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  • Keymaster
    Keymaster
    Member since: 19 June 2020

    Cross and delight of every player on PC, anti-aliasing is a filter that is applied on curved or diagonal objects to make them “smoother” and to show less the inevitable jerks (remember that the pixels are square and not spherical) . A little aliasing is inevitable, but this filter helps to reduce it and there are several AA technologies more or less effective and heavy in terms of impact on the framerate.

    Supersampling Anti-Aliasing (SSAA): it is perhaps the heaviest AA method ever, but if set at high levels (for example SSAA 4x) it virtually eliminates all the MSAA (Multisampling Anti-Aliasing) scoring: it is not as effective as the SAAA , but if set at high levels it can prove really heavy for your GPU. However, MSAA is not applied to all objects and certain games in DirectX 9 (such as Mass Effect and other titles made with Unreal Engine 3) do not support this technology.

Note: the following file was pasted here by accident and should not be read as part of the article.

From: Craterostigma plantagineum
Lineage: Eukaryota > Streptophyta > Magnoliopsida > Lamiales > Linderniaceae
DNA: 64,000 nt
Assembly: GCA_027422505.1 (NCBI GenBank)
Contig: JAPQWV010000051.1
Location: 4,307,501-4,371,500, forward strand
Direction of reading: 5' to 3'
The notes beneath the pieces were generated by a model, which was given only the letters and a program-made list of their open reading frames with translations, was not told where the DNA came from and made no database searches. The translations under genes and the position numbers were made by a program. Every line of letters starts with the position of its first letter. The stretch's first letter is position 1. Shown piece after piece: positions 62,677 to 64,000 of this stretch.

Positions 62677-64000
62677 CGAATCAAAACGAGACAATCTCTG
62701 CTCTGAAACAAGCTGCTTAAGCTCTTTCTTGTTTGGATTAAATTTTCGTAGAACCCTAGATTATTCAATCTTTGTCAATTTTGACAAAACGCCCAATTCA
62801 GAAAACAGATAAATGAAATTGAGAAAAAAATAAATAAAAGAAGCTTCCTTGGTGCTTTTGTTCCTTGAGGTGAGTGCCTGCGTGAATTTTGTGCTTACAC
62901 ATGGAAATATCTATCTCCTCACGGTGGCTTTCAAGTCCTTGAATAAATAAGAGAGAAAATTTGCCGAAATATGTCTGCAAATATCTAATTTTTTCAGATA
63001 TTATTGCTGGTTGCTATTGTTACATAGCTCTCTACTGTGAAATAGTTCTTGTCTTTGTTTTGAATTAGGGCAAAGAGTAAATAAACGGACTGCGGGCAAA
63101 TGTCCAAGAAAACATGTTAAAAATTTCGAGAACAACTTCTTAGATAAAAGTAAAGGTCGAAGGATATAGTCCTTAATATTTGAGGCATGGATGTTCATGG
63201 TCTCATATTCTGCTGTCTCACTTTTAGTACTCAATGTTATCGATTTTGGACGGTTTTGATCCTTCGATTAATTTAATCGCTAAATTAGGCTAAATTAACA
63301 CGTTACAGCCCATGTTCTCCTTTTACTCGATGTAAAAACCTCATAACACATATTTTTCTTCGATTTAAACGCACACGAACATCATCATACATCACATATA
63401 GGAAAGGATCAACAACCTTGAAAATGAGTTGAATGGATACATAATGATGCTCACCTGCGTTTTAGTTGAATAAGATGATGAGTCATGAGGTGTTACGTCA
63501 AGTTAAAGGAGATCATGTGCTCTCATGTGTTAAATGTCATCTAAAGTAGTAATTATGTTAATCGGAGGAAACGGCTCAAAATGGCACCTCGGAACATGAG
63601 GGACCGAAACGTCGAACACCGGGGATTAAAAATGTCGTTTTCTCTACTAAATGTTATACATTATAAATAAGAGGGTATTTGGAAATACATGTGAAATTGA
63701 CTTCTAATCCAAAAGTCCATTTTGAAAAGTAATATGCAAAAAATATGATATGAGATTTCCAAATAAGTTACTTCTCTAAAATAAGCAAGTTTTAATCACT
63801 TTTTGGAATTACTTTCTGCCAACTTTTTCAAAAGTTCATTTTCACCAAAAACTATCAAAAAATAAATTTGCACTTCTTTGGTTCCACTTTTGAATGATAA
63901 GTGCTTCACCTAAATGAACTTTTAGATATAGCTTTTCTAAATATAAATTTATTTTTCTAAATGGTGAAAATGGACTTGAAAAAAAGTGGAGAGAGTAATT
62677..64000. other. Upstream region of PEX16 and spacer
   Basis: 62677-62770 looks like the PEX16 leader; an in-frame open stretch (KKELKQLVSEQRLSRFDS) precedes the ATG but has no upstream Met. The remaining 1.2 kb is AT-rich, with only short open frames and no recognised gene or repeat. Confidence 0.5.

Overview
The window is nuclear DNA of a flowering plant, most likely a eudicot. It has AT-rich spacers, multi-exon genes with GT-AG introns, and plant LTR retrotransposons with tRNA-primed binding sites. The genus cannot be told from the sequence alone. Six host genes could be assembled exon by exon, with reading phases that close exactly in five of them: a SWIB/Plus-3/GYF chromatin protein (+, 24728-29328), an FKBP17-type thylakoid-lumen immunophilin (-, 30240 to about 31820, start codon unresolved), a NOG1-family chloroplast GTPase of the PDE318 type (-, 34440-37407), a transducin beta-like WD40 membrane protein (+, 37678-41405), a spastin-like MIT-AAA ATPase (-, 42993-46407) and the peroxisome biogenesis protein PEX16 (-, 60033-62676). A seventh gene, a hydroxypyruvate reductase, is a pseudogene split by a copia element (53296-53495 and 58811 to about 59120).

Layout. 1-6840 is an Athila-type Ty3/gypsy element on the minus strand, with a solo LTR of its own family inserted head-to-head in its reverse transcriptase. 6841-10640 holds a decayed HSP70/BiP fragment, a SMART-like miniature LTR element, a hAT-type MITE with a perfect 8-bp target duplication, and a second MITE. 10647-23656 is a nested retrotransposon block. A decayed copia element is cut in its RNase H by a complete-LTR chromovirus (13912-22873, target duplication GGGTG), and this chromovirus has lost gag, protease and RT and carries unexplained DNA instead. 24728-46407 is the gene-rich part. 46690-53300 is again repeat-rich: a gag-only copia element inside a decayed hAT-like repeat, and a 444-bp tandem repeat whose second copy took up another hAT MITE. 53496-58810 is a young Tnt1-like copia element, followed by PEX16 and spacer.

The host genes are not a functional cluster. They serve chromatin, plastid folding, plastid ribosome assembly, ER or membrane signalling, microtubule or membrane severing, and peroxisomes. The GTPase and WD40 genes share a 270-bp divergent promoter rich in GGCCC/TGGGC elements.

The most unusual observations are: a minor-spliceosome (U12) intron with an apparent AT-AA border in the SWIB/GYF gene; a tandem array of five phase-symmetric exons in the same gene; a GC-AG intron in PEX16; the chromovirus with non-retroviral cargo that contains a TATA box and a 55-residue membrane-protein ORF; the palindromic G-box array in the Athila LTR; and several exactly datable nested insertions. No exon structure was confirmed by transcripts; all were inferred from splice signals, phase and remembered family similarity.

Alpha to Coverage (ATOC): this is an option that is found next to the MSAA in some games and is used to apply the AA filter on those objects (mostly transparent) not covered by the MSAA.

    FXAA (Fast Approximate Anti-Aliasing) and MLAA (Morphological Anti-Aliasing): they are both rather light AA post-processing technologies introduced by Nvidia and AMD respectively. They are used if you do not have a particularly performing GPU because of their modest impact on the game’s framerate, but the result in terms of quality is far from what is offered by MSAA or SSAA.

    SMAA (Subpixel Morphological Anti-Aliasing): a fairly recent filter that offers better antialiasing than FXAA and comparable to that of a 2x or 4x MSAA. Usually impacts on the framerate with a percentage ranging from 5% to 10%.

    TXAA (Temporal Approximate Anti-Aliasing): exclusive AA filter for Nvidia cards which essentially combines MSAA and anti-aliasing in post-processing. It requires more GPU workload than MSAA and tends to blur textures slightly.

    Our advice
    If your PC allows you, opt for a combination of 4x MSAA and FXAA or SMAA. Instead, avoid SSAA and TXAA, as the marginal improvements in image quality do not fully justify the drop in framerates.

    Source: IGN

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